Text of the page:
I remove the hens when I return from the club and when the beer was good that sometimes may take a while. I never have thought or felt it was too bad to leave them together for such a long time.

When they understand what we want from them and what they can expect in return for it, the 3rd, 4th and 5th race we can only turn around the nestbowl without showing the hens.

The 6th race in our combine already is one of almost 400 kms and then you can expect the 1st “dip”, too because of the distance. Therefore you have to motivate them now for the first time. Around 17.00 o’clock you turn around the nestbowls and release the hens from the hen section. They may do what they want and stay free in the loft for about one hour. Then the cock’s are basked and the hens shut up in their boxes.

Another good trick is to let them out the Friday morning for their normal training around the loft. Coming in they find their nestbowl turned around and the hens join them shortly afterwards. They may stay together for an hour. Then the hens are removed and they are fed around 12.00 o’clock. Too you can give them a bath inside the loft. This is a good system to follow when you expect the next day a headwind race and you want them to go in it well fed and quietly.

The 7th race is in our combine a race of 475 kms and that means Thursday evening basking night. That day I’m home around 13.00 o?clock and the widowers go out for an hour. Then they are called in and the nestbowls are turned around. The hens join them a short time later and they stay free in the loft for an hour and a half. After that the hens are removed and the nestbowls turned around again. An hour later when they are quiet again, they get only peanuts and as much as they like. You’ll notice how good they will eat. Around 17.30 o’clock they get some small seeds, so they drink again. An hour later they are put in the basket and I’m off for the club.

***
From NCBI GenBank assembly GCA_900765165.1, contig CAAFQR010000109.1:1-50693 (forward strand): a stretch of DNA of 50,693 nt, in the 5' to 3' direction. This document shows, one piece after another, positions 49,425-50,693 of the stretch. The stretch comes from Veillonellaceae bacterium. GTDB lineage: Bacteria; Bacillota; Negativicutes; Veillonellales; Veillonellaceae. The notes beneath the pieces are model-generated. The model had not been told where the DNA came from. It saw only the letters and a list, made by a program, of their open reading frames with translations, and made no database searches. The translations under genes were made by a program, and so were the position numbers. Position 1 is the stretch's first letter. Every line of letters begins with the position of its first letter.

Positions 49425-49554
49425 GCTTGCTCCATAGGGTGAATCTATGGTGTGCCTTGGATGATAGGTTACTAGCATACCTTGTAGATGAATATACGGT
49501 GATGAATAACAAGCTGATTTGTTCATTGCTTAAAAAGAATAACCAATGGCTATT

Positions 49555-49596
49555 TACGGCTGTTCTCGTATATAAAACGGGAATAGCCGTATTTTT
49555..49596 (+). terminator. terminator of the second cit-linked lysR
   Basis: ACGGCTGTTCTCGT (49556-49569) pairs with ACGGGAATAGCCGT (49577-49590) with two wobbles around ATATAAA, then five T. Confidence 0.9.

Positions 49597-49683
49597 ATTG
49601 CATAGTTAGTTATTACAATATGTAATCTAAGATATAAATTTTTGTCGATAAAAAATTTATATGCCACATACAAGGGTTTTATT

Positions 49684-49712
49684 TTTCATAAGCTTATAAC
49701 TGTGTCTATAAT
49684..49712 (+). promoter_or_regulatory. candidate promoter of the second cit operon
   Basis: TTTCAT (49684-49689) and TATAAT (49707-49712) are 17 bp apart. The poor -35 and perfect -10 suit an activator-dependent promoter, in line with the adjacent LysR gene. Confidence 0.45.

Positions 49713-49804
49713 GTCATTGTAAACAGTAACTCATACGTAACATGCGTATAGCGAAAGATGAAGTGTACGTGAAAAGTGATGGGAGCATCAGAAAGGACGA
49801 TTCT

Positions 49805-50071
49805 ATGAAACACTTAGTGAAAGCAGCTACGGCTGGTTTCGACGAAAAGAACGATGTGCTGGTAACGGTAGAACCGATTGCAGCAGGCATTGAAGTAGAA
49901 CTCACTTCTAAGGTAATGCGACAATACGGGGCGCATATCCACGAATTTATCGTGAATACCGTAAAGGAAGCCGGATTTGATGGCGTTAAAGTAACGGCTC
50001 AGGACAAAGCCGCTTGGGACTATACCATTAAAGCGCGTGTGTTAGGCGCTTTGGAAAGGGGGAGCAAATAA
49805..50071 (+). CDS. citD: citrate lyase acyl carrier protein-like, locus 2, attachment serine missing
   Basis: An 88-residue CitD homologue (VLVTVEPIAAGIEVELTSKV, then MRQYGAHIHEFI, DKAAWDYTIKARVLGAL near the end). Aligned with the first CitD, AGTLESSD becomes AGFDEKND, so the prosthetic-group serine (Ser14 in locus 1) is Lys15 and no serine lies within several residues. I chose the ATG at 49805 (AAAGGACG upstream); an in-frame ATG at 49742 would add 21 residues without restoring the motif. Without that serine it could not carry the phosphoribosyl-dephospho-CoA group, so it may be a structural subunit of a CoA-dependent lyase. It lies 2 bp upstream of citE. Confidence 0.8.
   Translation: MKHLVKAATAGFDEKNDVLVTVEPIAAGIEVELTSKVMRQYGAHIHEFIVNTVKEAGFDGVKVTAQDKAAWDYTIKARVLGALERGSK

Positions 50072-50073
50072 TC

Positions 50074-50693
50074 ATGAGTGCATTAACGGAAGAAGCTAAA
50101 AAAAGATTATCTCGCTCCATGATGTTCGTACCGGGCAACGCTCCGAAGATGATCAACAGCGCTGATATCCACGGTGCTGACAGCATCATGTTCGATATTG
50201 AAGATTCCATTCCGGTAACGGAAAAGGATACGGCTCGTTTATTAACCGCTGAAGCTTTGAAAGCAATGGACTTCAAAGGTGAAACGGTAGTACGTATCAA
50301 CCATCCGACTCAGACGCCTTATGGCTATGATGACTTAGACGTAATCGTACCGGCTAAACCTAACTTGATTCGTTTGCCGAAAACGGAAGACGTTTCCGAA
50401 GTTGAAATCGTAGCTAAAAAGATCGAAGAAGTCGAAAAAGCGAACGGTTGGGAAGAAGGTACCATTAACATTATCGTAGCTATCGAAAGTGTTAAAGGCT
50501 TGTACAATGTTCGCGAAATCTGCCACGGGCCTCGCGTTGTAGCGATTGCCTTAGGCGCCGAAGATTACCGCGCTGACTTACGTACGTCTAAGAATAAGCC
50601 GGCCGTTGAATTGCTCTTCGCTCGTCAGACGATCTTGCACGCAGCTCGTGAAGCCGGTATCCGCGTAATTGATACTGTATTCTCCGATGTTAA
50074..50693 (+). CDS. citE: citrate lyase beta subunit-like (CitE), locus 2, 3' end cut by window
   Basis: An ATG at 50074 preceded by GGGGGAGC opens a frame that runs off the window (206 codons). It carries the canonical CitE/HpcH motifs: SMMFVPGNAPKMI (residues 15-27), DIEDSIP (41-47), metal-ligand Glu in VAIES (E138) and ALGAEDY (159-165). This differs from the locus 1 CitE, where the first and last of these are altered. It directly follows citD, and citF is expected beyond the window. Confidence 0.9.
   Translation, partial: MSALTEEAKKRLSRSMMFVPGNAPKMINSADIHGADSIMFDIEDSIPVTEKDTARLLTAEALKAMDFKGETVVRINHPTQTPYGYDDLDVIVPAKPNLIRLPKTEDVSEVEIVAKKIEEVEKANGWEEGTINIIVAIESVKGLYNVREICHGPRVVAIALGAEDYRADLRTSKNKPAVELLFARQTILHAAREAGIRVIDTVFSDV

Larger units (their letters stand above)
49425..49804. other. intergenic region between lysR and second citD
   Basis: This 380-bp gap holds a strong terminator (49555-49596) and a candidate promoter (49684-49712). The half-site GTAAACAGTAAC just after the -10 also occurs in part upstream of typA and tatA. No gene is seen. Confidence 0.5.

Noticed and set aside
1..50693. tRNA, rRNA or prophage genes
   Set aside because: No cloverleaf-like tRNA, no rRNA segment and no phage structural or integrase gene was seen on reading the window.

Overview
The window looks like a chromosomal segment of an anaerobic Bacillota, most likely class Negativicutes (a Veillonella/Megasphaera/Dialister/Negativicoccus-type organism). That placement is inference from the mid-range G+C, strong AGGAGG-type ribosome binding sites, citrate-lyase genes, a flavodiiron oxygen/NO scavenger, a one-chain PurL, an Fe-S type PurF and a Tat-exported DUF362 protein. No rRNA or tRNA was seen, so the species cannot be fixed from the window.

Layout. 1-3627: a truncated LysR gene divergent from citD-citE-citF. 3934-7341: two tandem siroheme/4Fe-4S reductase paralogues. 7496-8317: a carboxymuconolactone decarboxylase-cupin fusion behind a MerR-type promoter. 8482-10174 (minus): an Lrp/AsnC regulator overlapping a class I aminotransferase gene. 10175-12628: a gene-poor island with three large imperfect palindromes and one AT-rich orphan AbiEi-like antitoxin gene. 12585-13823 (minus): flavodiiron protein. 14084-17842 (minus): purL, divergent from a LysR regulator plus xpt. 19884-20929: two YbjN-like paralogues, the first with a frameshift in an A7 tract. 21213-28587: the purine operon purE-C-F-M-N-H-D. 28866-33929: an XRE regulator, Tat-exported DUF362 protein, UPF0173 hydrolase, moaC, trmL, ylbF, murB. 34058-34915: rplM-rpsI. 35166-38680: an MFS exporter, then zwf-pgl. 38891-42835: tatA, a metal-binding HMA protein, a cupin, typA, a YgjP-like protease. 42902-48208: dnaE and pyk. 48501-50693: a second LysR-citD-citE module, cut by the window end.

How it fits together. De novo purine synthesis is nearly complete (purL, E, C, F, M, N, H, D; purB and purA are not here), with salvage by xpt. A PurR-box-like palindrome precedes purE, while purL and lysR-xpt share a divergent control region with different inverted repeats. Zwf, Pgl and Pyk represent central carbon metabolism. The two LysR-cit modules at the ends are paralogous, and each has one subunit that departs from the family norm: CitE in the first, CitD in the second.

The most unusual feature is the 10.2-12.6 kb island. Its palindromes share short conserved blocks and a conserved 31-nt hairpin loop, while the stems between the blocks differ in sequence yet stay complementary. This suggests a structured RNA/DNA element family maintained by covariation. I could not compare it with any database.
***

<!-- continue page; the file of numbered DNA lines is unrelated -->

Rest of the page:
The above I repeat on every following day race. I believe when you fly the distance nr. 1 is the quality of the bird that can fly the distance. Up to 400km with only 1 night in the basket it is the fancier with his system the has the biggest influence on the results over the 400 km it is definitely the bird. Important is therefore to have the quality birds and to bring them with the right feeding- and training methods to the race.

A good trick to do later on in the season is following: the Thursday afternoon the widowers go out for a training around 13.00 o’clock followed by their hens half an hour later. This you can understand is a big party for all of them! When all are in again you follow the system as described above under race 7.